When this matter was raised in the Business Committee, there was unanimity on the need for an extended period of time to debate this very important issue. We support the suspension of Standing Orders in this case in order to facilitate extra debate. It would certainly be an issue if Standing Orders were suspended, or if there were a motion to suspend them, in order to curtail debate or prevent Members from having their say on an issue of concern to them.
The motion before the House will allow Members to have their say on an extremely important issue. It is invidious and wrong for a Member whose party did not raise any objections to the motion or speak against it at the Business Committee to raise the matter now on the Floor of the House in this fashion. There are proper channels through which to do this, and they have not been observed. I can see no worthy grounds on which the Member's proposal should succeed.
I shall make one brief comment. I discourage the House from entertaining discussions on the Floor of the Chamber about what may or may not have happened in the Business Committee, given that discussions through the usual channels are usually best kept in that context. That applies both to those who raise questions and to those who respond. It is best if the matter can be dealt with there.
Question put and agreed to.
That this Assembly suspends Standing Order 10(2) and Standing Order 10(6) for Monday 13 November 2000.
It may be useful if I outline how I hope to facilitate this debate. To provide for the discussion of thematic issues, it has been agreed through the usual channels that we divide consideration of the draft programme into three sections.
After the First Minister and the Deputy First Minister propose the motion, section one will deal with chapters one, six and seven of the Programme for Government, covering the overall approach including external relations and style of operation. Section two will deal with chapters two and three covering equality, human rights, poverty and health. Finally, section three will cover the issues in chapters four and five, education, training, the economy and infrastructure.
While there will be three sections to the debate, the normal Standing Order, 17(2), will still apply and a Member may not speak more than once to a single motion, except for the Member who is moving the motion or winding up the debate. Members called during a particular section should speak to that section. However, they may make comments about any other part of the draft Programme for Government when they are called to speak. Indeed, if they have comments to make they will have to make them at that time as they will not be given a second opportunity to speak.
To facilitate the debate, at the start of each section I will call a Minister to speak, and at the end of a section I will again call a Minister, or Ministers, who may wish to comment on matters raised. All Members, including Ministers, but excluding the First Minister and the Deputy First Minister, will have the same amount of time, because I have had a large number of requests to speak. I have looked at those requests, and the indications from some Whips of the number of Members who wish to speak - although the indications I get at the start and end of debates often bear little relation to each other, which makes it hard to judge.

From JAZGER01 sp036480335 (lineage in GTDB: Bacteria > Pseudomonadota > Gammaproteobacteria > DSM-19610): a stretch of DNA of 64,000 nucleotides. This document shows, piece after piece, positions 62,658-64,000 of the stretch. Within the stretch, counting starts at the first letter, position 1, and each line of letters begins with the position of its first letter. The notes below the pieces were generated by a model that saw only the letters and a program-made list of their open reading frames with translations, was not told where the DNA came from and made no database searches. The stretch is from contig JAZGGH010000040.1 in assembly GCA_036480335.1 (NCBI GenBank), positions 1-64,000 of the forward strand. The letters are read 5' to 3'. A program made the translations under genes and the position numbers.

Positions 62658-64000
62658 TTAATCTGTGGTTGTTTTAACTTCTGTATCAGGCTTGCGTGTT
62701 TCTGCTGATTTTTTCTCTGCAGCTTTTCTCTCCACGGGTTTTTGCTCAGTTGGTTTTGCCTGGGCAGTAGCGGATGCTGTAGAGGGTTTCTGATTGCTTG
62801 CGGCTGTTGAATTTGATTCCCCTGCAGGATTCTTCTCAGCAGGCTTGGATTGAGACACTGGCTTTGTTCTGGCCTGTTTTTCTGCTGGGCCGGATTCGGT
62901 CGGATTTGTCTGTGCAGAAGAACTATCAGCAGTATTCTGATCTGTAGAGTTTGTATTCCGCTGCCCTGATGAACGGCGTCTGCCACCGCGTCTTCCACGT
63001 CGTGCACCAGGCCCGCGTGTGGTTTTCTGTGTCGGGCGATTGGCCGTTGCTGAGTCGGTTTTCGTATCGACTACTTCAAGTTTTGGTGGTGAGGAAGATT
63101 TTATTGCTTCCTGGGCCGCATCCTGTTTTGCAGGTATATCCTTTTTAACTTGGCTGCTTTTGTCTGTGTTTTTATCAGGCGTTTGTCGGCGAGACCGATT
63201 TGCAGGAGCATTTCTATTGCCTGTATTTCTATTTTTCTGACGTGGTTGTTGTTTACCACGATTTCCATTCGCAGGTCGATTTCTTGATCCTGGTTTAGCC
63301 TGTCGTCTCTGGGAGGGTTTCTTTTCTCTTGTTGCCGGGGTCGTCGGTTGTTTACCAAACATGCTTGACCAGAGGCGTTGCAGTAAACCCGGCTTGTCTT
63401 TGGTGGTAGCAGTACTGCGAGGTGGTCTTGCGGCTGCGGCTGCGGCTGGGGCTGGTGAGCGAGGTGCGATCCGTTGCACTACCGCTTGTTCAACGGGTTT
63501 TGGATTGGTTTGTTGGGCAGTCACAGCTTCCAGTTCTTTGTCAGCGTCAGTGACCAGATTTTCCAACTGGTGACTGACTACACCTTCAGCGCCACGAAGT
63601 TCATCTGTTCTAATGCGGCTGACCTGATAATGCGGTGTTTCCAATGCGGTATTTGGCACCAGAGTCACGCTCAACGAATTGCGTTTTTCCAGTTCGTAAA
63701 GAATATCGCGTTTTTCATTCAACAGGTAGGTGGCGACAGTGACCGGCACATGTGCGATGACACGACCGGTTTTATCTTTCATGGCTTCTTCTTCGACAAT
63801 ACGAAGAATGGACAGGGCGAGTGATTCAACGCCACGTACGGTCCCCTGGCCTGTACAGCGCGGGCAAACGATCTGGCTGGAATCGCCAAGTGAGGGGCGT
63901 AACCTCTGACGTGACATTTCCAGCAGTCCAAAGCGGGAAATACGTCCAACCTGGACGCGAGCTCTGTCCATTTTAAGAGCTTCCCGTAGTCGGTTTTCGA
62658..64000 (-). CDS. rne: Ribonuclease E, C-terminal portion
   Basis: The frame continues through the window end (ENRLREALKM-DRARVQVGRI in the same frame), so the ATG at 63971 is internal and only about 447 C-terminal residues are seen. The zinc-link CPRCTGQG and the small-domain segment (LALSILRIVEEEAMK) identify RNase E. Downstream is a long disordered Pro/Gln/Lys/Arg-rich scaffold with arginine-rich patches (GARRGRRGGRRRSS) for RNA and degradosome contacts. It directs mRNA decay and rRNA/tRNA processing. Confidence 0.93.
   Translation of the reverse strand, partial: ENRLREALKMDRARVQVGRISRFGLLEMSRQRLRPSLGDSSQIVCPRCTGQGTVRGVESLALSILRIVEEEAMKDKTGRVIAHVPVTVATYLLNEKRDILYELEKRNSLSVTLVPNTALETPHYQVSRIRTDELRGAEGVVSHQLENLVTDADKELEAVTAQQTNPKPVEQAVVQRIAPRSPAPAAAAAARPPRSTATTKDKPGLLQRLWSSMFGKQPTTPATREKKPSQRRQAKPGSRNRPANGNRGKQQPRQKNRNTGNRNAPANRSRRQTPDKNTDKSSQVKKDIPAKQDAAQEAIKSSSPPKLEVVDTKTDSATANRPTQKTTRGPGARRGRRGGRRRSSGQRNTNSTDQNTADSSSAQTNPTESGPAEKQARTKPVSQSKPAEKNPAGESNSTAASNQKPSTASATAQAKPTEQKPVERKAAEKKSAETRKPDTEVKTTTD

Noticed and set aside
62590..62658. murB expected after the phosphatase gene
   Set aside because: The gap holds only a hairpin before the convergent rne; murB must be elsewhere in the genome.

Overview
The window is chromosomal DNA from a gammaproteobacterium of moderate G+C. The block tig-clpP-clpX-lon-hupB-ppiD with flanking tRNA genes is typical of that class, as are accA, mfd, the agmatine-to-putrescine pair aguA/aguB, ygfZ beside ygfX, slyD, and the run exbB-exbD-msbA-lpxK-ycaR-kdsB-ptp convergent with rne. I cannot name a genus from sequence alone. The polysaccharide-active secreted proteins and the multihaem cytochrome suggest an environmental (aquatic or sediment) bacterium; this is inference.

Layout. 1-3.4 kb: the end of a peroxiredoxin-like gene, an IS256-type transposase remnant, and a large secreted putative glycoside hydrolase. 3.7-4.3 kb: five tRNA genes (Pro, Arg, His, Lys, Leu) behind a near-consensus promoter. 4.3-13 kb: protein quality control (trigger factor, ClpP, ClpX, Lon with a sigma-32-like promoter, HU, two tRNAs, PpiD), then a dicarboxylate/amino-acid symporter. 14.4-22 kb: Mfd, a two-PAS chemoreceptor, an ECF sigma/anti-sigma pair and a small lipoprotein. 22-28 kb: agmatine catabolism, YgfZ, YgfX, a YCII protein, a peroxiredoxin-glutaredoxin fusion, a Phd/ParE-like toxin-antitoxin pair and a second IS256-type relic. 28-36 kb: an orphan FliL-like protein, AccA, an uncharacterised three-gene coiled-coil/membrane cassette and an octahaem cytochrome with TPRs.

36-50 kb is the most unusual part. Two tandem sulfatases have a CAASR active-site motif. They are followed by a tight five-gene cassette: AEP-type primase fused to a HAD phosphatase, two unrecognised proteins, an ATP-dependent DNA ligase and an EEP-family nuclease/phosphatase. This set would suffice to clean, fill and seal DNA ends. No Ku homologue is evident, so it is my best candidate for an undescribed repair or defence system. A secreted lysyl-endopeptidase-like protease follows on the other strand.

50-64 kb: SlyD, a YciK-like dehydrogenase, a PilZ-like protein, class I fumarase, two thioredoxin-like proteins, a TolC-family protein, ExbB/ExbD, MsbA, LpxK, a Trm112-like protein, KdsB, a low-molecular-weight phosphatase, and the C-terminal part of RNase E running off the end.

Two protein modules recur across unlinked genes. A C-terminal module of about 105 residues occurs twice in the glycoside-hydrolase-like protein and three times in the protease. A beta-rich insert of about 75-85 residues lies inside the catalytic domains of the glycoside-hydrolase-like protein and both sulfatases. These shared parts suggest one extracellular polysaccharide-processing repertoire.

With 10 minutes for both the First Minister and the Deputy First Minister to open, there will not be more than five minutes for each other Member, including the Ministers, to speak during the debate - even with the extension into the evening. Had the previous motion fallen, there would have been even less time available.
I must rule that the First Minister and Deputy First Minister will have 10 minutes each to open, and time to wind at the end if they so choose. For the rest of the debate, those called will have five minutes. I trust that is clear. It is an unusual debate, but we are trying to work as closely within the Standing Orders as possible. If Members are clear, we will proceed.
The First Minister (Mr Trimble):
I beg to move
That this Assembly notes the Executive Committee's proposed Programme for Government; notes that it will guide the public spending plans for 2001-02 in the Budget; notes that the Programme for Government will be presented for the approval of the Assembly in the New Year, embracing public service agreements for all Departments.
Today's debate on the draft Programme for Government is, arguably, the most important business we have transacted since this Assembly came into existence. That might seem a bold assertion, and I acknowledge that the debate may well lack some of the political pyrotechnics of other occasions, but it is, in my opinion, the most important meeting we have had to date. I say that because this debate represents the beginning of the maturity of the new politics that the agreement has achieved for Northern Ireland. It is, or ought to be, a new beginning.
The Programme for Government hopes to represent a contract between this Assembly and its Executive, and the people of Northern Ireland. It represents a statement of the policies and objectives we have identified as our main priorities for the months and years ahead. It will act as a road map, describing the direction in which the Executive hopes to take our public services. In this programme we have the coming to maturity of the work of devolved Government in Northern Ireland. It is our opportunity to start making a difference, to begin to put behind us the sterility and neglect of direct rule and to apply our imagination and energies to the good of all our people.